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The Cutting Edge: COMPUTING / TECHNOLOGY / INNOVATION : Q & A : A Rock Star Grooves Into Multimedia : Music: Solo artist Peter Gabriel says CD-ROMs can be more than a new moneymaker for record labels.

March 08, 1995|AMY HARMON | TIMES STAFF WRITER

Peter Gabriel thinks CD-ROMs are cool. He thinks digital technology can help enforce social justice in an unjust world. He thinks multimedia will vastly change the way music is made and heard. And he is one of a very few rock stars who actually has the credentials to know what he's talking about.

Since multimedia became trendy about a year ago, musical artists from Ice-T to Madonna have expressed a desire to dabble in the new medium. But as record companies rapidly form interactive divisions to repackage and resell old catalogues, few musicians--and far fewer of Gabriel's stature--have gotten around to developing a CD-ROM of their own.

For techies and rock fans the world over, Gabriel's fascination with multimedia technology has lent credibility to an unproven medium. And he has become something of a standard-bearer for artists who insist that it can be more than just a new revenue stream for traditional media firms.

Gabriel--whose 10 solo albums since leaving Genesis, including the Grammy award-winning "So," have sold 20 million copies worldwide--released his first CD-ROM for the Macintosh platform last year. The title, "Xplora," is now being distributed by Irvine-based Interplay for Windows-based personal computers.

Gabriel is currently at work on a new interactive CD title with Seattle-based Starwave, a multimedia firm founded by Microsoft co-chairman and rock fan Paul Allen. We caught up with him while he was in Los Angeles last week for the Grammys.

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Q: How did you get into all this techie stuff?

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A: I grew up with it. My father was an Italian designer of the first fiber-optic cable TV system. That was 30 years ago. And he was campaigning for electronic democracy, for home shopping, films on demand and education and entertainment accessible to anyone. He may have been somewhat ahead of his time. But you know I listened to him and championed the idea since I was old enough to understand what he was saying. And in some ways I've tried to carry it on.

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Q: Multimedia had been heralded as this great new art form, but a lot of what's been produced so far has been disappointing. What will it take to get better?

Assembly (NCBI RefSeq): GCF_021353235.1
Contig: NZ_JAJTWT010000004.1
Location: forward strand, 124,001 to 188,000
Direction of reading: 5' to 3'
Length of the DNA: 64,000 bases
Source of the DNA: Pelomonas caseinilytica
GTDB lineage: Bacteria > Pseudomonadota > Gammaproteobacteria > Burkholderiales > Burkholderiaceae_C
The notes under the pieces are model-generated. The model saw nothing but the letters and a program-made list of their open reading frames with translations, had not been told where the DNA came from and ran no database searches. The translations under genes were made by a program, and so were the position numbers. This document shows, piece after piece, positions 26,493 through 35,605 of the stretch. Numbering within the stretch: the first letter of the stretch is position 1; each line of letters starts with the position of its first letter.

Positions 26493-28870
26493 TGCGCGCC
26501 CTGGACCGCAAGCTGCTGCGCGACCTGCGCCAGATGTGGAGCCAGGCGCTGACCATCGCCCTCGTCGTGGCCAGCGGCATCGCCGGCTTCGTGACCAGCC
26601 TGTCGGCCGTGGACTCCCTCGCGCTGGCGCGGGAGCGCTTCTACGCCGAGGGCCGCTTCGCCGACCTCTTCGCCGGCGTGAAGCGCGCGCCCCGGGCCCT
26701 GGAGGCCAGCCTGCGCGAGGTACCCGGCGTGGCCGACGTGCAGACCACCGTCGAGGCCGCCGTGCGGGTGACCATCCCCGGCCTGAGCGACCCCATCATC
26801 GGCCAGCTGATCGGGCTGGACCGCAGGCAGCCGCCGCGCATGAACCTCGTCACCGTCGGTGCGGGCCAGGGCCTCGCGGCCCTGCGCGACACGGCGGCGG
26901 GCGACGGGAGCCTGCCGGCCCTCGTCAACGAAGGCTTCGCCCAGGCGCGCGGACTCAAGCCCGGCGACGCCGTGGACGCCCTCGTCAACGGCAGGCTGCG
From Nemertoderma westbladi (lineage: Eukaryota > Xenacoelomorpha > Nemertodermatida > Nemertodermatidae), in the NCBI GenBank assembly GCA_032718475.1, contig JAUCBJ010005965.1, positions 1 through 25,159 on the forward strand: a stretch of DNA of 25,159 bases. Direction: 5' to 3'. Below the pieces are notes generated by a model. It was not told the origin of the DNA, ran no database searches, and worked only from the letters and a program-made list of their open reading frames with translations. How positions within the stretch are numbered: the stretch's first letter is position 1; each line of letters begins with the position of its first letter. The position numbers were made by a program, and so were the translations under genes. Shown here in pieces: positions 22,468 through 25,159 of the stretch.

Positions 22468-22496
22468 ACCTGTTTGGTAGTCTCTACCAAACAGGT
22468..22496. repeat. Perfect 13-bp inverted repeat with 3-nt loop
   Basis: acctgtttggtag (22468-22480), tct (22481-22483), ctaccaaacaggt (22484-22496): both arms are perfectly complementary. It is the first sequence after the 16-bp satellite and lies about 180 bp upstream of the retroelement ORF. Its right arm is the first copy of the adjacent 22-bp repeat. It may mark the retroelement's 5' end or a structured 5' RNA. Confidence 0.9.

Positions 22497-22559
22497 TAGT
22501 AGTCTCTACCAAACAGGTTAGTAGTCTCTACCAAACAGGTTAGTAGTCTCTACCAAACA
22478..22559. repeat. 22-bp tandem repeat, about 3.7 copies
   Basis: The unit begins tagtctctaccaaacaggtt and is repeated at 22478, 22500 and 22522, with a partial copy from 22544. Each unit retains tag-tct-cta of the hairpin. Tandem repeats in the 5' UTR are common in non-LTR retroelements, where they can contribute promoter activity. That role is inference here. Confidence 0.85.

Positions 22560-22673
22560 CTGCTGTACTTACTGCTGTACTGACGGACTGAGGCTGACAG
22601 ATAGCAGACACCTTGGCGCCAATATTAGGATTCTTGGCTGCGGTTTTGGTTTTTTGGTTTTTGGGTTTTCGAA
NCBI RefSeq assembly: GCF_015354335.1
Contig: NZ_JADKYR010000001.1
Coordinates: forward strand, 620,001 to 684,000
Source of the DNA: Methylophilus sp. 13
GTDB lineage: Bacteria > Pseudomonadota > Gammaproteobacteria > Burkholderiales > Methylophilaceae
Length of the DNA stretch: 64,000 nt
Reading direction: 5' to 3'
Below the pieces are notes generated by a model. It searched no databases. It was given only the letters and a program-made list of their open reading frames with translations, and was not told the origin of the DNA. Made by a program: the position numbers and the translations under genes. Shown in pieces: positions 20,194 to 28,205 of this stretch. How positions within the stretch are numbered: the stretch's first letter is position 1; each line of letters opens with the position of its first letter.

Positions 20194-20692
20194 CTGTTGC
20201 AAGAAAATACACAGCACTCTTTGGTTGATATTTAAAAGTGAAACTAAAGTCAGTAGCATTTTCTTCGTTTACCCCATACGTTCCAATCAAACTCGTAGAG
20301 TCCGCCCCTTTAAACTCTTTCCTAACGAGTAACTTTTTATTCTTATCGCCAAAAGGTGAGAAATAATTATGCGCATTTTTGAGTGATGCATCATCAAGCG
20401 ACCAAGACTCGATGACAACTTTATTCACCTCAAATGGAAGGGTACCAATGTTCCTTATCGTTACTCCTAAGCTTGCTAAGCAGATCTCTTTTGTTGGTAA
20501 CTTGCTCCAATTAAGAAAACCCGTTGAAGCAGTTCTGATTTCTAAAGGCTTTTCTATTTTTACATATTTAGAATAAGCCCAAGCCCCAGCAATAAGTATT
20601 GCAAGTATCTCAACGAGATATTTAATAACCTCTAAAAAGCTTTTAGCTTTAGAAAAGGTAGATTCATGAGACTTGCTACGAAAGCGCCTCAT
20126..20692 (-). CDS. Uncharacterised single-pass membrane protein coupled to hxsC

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A: CD-ROM is an intermediate medium in the sense that it has space limitations. The emphasis will begin to shift more to digital information on-line, where there are no limitations. And as that expands, and there's a whole source of digital material whether it's woodwinds, melodies, sounds voices, pictures, video, people will become, if you like, collage communicators.

Some new language will, I think, emerge from kids who will be writing their own multimedia letters, multimedia books, mixing in sounds and pictures, their own work and other people's work. And it will break down this ridiculous barrier that exists between supposedly "creative" people and the rest of the population.

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Q: So you think the world is going to go totally virtual?

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A: Well, I think people still like lumps of stuff. I can picture this desktop factory, if you like, which has the capacity not only to download the world's data and record it but it also has the capacity to download some sort of interesting packaging that will allow you to put your lumps of stuff up on the shelves. Because I think it's an important way that we communicate. Part of how we express ourselves is through our possessions, right or wrong.

Whether it's our clothes, our books, our records, these are all things which we use for bragging, in a sense. When you have a person you're trying to date coming over for the first time we suddenly get conscious of creating the environment to maximize whatever we want to present to the love interest. And records are part of that process. It's not really as sexy to tell someone "yes, you know, I've got all that stuff on my hard drive." You want to have a few sleeves lying around.

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Q: How do you conceptualize the relationship between technology and your music?

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A: It really changes the way that one conceives of and creates music. Each time a piece of equipment emerges there are new ways of approaching things. It really opens up the way we work. For example, before the programmable drum machine, I was relying on my ability to communicate rhythm ideas to the drummer and on his ability to interpret what I wanted. As an ex-drummer, that was sometimes frustrating to me.

I found with the machine that for the first time I was really in control of the grooves, and I was able to look around for rhythms from all over the world and try programming to these machines, knowing that the grooves would continue when I took my hands off the keyboard. And it really loosened the way that I wrote probably 70% of my songs. And on the receiving end, the technology is opening up the music for the listener. So they no longer are compelled to take a linear journey from start to finish. They can take all kinds of deviations, on something like "Xplora."

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